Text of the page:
Several additional forms of CDC have been proposed (especially by John Gastil and Ned Crosby) which are variations of the existing models above.
Hundreds of CDCs have been formally convened all over the world for over thirty years -- although only in Denmark (and recently in Canada) have they held any official role in governance. They have involved tens of thousands - if not hundreds of thousands - of people in both "developed" and "developing" nations.
Uses of CDCs
It is now well demonstrated that with this method ordinary citizens have a remarkable capacity to grapple with complex problems and come up with useful recommendations that serve the common good, thus realizing the elusive dream of democracy. Some of the uses to which this capacity can be put - and which the CDC model allows us to actually institutionalize in our democratic process - are these:
(For more on these potential functions of CDCs, see http://co-intelligence.org/CDCUsesAndPotency.html )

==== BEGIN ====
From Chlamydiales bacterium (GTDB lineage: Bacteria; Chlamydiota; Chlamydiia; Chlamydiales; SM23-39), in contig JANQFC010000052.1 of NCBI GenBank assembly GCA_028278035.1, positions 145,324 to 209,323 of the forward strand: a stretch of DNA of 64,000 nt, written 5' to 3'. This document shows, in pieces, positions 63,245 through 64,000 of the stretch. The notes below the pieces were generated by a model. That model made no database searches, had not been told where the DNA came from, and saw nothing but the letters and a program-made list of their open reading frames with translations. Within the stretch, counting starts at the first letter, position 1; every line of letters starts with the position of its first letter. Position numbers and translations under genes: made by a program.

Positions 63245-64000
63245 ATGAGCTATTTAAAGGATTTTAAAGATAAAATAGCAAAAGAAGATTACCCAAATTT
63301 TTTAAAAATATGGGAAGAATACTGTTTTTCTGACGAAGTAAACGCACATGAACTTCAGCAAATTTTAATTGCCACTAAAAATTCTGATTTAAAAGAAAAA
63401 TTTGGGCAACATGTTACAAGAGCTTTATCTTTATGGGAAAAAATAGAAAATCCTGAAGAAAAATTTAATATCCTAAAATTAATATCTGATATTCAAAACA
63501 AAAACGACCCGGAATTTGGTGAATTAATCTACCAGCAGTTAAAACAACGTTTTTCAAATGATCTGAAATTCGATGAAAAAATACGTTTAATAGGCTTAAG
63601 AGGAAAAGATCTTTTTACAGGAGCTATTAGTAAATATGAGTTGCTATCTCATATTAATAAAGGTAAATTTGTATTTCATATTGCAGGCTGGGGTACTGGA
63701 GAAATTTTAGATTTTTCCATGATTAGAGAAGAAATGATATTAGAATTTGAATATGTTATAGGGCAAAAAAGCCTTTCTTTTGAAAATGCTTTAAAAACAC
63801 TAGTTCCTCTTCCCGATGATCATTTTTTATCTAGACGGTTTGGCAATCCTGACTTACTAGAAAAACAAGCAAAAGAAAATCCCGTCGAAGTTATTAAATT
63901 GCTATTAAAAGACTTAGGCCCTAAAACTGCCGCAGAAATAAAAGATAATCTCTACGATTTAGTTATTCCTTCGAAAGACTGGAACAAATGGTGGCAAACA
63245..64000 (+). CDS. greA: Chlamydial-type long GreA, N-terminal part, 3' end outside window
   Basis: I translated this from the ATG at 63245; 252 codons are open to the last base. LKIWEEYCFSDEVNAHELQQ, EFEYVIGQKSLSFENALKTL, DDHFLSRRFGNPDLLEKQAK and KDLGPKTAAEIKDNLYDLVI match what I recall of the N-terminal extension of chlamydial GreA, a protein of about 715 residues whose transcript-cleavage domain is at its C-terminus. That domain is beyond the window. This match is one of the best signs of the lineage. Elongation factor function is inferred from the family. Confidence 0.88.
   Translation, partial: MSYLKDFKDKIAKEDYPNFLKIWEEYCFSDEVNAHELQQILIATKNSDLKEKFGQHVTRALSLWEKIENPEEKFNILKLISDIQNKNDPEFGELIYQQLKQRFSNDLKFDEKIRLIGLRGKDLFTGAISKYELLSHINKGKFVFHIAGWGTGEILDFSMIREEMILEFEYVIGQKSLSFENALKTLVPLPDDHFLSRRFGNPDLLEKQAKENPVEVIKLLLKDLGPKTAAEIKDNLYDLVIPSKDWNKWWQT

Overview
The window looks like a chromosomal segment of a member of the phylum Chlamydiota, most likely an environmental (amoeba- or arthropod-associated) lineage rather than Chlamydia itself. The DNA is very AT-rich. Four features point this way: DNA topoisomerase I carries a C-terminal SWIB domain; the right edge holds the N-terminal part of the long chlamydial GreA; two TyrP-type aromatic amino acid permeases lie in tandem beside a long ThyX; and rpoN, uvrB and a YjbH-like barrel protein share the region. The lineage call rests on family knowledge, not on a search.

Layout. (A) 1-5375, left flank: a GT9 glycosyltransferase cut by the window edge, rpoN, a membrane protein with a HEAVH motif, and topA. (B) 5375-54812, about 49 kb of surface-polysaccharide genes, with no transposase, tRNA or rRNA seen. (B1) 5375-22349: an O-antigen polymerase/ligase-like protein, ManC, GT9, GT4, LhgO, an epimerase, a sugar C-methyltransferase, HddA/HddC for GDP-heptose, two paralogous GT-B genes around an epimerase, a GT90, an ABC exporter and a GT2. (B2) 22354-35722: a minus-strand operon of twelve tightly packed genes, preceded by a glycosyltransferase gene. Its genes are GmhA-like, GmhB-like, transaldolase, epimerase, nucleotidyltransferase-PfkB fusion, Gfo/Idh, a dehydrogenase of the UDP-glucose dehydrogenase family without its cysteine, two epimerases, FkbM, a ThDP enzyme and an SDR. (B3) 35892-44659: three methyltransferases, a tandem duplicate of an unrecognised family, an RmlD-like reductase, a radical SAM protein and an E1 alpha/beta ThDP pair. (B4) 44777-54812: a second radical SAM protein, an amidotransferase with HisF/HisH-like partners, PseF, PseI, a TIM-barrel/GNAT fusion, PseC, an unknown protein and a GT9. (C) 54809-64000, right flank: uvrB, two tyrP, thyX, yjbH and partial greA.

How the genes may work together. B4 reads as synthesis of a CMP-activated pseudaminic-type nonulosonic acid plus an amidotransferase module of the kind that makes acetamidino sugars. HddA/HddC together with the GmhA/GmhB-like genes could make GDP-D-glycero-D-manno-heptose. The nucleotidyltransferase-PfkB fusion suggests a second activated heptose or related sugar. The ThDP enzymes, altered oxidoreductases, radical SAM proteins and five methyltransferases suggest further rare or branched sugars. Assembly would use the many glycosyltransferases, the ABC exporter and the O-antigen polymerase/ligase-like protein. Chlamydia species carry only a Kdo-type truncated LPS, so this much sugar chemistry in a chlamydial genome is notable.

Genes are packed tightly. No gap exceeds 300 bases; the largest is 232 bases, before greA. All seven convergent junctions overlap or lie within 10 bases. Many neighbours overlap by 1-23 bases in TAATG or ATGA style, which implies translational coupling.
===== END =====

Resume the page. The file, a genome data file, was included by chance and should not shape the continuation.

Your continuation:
Atlee, Tom. "Using Citizen Deliberative Councils to Make Democracy More Potent and Awake" (November 2003) http://co-intelligence.org/CDCUsesAndPotency.html
Atlee, Tom. "Citizen Deliberative Councils" http://co-intelligence.org/P-CDCs.html
Atlee, Tom. "Can Citizen Deliberative Councils Legitimately Claim to Generate a 'People's Voice' on Important Public Concerns?" [ July 2, 2002] http://co-intelligence.org/CDCsLegitimacy.html
Atlee, Tom. The Tao of Democracy: Using Co-Intelligence to Create a World that Works for All. (Writers Collective, 2003). Covers all types of CDCs, including a detailed report on the [Macleans Panel][Macleans_Panel] in Canada.
Crosby, Ned. Healthy Democracy: Empowering a Clear and Informed Voice of the People. (Beaver's Pond Press, 2003). Focuses on [Citizens Juries][Citizens_Juries] and their potential applications.
Gastil, John. By Popular Demand: Revitalizing Representative Democracy through Deliberative Elections (University of California, 2000). Covers a wide range of deliberative practices, focusing on citizen panels and their potential applications.